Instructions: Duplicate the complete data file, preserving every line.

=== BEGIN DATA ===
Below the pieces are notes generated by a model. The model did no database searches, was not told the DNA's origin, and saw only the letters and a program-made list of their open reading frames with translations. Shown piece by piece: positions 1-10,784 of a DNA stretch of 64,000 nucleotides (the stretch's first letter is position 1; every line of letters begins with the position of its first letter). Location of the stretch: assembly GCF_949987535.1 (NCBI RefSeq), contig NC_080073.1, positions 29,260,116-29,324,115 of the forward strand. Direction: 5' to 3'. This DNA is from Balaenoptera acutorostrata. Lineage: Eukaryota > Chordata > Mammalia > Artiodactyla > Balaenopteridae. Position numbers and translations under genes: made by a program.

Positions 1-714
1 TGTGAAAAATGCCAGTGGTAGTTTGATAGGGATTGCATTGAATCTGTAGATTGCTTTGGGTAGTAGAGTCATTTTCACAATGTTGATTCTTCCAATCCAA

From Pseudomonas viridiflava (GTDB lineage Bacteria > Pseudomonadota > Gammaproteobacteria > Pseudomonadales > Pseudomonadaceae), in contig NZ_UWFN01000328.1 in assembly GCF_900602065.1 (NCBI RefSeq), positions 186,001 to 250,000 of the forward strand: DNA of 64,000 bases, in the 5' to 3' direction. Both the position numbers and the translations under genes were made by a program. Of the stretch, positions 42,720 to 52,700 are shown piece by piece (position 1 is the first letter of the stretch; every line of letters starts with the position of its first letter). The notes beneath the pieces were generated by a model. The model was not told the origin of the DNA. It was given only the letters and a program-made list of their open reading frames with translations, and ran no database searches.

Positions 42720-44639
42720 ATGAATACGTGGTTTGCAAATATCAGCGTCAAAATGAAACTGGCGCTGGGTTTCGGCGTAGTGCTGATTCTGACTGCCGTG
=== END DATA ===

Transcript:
Below the pieces are notes generated by a model. The model did no database searches, was not told the DNA's origin, and saw only the letters and a program-made list of their open reading frames with translations. Shown piece by piece: positions 1-10,784 of a DNA stretch of 64,000 nucleotides (the stretch's first letter is position 1; every line of letters begins with the position of its first letter). Location of the stretch: assembly GCF_949987535.1 (NCBI RefSeq), contig NC_080073.1, positions 29,260,116-29,324,115 of the forward strand. Direction: 5' to 3'. This DNA is from Balaenoptera acutorostrata. Lineage: Eukaryota > Chordata > Mammalia > Artiodactyla > Balaenopteridae. Position numbers and translations under genes: made by a program.

Positions 1-714
1 TGTGAAAAATGCCAGTGGTAGTTTGATAGGGATTGCATTGAATCTGTAGATTGCTTTGGGTAGTAGAGTCATTTTCACAATGTTGATTCTTCCAATCCAA

From Pseudomonas viridiflava (GTDB lineage Bacteria > Pseudomonadota > Gammaproteobacteria > Pseudomonadales > Pseudomonadaceae), in contig NZ_UWFN01000328.1 in assembly GCF_900602065.1 (NCBI RefSeq), positions 186,001 to 250,000 of the forward strand: DNA of 64,000 bases, in the 5' to 3' direction. Both the position numbers and the translations under genes were made by a program. Of the stretch, positions 42,720 to 52,700 are shown piece by piece (position 1 is the first letter of the stretch; every line of letters starts with the position of its first letter). The notes beneath the pieces were generated by a model. The model was not told the origin of the DNA. It was given only the letters and a program-made list of their open reading frames with translations, and ran no database searches.

Positions 42720-44639
42720 ATGAATACGTGGTTTGCAAATATCAGCGTCAAAATGAAACTGGCGCTGGGTTTCGGCGTAGTGCTGATTCTGACTGCCGTG